Gaika is the latest artist to recevie support from Serious' Giant Steps talent development programe; set up to work with creative musicians of any genre, and encouraging cross-disciplinary collaboration and the creation of large-scale work. Help Musicians UK has made a significant contribution to the realisation of the project through their
National Grants Programme. Serious Trust also contributes to the programme.

Our Jazz Programme and Talent Devlopement Manager, Rob Farhat, gives some background to this project in his own words:

Gaika is, in my humble opinion, one of the most visionary artists in British music right now. From Brixton and of Jamaican/Grenadian heritage, he was originally part of the Manchester-based rap/arts collective Murkage before going solo with his self-released mixtapes Machine and Security, eventually signing to Warp records who released his incredible debut album Basic Volume last year.

His music incorporates elements of dancehall, industrial electro, and grime to create a sound that is truly unique. But he's not just a musician, he's also a film and visual artist – making video installations in collaboration with his brother Kibwe Tavares,
which have been featured at the likes of Somerset House's recent Get Up, Stand Up Now exhibition, and Hyberdub's Ø night in Corsica Studios.

He's also an extremely eloquent and thought-provoking writer and is the editor-at-large of Dazed magazine, for which he wrote
this piece called The Spectacular Empire – what he calls his "protopian vision" of a post-authoritarian future, the overarching theme of his music and art in general. This is where my "most visionary artists in music" sentiment comes from.


We first worked together when he was an addition to the guest artists at Anthony Joseph's Windrush Celebration (also a Giant Steps project), at which her performed two of his songs with that show's 10 piece jazz ensemble. This was his first time ever playing with more than one or two live instrumentalists, and I could tell that before he came to his first rehearsal he wasn't too sure what to expect. But once he started playing with the band his eyes totally lit up and he was super inspired by the whole thing.

After that rehearsal I said to him that we have this scheme that could enable him to do a whole project like this for himself, and he said "yes, definitely!". I thought that might have just been a spur of the moment reaction, but then the first thing he said to me on the day of the show in the Barbican was that he really wanted to make it happen. His appearance was definitely one of the highlights of the gig, and the next day he was texting me saying he wanted to get the ball rolling on planning something together straight away.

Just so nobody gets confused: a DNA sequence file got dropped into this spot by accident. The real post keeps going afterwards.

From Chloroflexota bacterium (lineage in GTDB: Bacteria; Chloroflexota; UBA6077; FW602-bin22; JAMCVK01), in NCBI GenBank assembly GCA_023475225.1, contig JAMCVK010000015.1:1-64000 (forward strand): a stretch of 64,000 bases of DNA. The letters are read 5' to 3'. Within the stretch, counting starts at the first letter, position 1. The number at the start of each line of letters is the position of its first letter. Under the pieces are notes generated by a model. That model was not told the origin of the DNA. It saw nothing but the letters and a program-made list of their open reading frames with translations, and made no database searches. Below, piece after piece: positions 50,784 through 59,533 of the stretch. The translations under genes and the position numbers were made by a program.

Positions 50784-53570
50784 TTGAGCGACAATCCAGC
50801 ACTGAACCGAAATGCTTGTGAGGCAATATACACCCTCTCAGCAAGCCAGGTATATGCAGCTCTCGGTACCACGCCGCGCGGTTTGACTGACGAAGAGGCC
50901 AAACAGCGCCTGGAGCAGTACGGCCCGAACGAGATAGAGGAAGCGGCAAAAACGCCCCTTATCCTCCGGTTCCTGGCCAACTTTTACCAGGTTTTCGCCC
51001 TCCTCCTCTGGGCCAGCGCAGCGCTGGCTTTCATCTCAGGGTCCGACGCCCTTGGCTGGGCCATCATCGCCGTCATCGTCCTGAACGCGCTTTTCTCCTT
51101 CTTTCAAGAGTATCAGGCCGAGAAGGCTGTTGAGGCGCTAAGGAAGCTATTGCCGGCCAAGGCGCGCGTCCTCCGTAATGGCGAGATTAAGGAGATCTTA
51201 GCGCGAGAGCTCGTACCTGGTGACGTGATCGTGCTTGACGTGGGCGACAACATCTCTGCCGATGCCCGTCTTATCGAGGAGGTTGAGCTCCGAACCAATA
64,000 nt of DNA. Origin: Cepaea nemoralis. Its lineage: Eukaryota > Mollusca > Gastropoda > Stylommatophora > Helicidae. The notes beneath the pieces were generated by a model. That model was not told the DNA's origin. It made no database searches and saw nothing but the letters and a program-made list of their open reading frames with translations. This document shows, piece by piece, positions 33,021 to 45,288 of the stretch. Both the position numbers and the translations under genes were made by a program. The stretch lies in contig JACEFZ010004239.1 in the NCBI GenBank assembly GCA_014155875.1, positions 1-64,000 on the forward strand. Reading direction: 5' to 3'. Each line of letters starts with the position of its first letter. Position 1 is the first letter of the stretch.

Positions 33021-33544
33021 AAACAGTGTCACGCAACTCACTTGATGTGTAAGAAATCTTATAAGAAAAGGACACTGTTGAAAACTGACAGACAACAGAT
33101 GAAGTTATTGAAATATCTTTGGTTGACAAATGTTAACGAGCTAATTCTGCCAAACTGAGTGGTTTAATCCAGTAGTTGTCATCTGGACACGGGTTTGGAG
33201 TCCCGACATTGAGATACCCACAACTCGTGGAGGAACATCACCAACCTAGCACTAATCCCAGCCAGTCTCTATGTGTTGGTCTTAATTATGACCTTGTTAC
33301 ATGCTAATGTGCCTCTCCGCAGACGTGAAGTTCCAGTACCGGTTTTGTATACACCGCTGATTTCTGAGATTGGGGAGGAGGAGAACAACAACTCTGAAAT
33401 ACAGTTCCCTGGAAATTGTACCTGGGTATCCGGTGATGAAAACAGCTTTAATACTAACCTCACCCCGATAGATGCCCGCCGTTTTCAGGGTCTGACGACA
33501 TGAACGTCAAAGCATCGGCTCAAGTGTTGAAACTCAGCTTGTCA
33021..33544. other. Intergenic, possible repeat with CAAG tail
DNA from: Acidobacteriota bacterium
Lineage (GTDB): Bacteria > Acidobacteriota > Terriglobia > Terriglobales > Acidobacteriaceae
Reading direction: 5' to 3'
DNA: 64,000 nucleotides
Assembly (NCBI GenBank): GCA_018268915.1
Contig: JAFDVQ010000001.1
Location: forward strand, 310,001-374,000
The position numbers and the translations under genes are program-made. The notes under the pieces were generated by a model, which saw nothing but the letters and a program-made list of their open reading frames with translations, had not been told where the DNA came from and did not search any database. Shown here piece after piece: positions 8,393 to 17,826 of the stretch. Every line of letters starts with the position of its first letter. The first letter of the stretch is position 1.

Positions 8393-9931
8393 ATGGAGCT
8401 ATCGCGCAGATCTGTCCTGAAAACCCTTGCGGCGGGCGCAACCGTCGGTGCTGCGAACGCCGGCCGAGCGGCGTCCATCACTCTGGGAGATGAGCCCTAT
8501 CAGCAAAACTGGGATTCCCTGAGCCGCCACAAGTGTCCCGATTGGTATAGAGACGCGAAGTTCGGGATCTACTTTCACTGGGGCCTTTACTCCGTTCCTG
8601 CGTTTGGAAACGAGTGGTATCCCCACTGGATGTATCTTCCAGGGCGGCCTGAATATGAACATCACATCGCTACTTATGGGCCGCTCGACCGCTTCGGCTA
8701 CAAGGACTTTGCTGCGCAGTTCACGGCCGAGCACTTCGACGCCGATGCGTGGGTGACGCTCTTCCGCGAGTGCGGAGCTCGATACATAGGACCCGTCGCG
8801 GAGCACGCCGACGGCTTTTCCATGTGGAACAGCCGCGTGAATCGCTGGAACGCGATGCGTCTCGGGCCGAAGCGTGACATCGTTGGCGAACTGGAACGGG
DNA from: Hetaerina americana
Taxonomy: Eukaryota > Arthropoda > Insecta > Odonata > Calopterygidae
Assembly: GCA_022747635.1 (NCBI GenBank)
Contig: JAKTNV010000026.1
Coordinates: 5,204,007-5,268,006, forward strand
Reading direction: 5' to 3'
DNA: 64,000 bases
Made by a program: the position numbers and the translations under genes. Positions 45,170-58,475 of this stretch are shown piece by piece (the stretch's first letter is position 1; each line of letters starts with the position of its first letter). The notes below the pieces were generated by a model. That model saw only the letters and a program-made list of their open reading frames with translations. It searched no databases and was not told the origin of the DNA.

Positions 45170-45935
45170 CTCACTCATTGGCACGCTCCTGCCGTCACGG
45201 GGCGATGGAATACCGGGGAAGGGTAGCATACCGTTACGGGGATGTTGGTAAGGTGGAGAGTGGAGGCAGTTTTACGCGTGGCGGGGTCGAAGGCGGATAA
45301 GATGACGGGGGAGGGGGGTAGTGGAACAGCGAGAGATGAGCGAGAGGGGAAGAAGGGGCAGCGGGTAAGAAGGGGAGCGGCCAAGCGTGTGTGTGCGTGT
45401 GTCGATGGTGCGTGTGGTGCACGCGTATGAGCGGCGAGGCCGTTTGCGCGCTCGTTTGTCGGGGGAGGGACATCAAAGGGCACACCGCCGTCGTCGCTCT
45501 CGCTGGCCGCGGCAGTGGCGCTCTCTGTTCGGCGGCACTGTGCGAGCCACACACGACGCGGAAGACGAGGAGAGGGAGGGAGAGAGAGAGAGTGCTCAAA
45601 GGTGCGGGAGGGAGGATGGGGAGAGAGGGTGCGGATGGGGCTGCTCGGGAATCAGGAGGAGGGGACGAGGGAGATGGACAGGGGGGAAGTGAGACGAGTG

Fast forward to now, and Serious have put the gig together in collaboration with the Roundhouse – who he had already been planning on doing a big show with, so we essentially combined our ideas – while him and our old friend Jason Yarde have been working on arrangements of over an hour of his music (some new, some old) for a 10 piece jazz ensemble featuring members of Steam Down, Nerija, Kokoroko, and more – making for a one-of-a-kind collaboration that I don't think has ever really been done before.

It will also feature a complex visual/film element, which he has created in collaboration with young filmmakers from Roundhouse's Sight and Sound programme, as well as support slots from not one but SIX amazing collaborators of Gaika's. All put together, the show is called Phoenix Rising: Beyond The Spectacular Empire, and you can read a bit from Gaika about his thoughts behind the project in the image above

So as you can hopefully tell this is a very special artist and a fairly unique project. It's also quite a complex one, which maybe partly explains why it hasn't sold too well! But rehearsals so far are sounding incredible, and the show is going to be stellar.

Have you seen?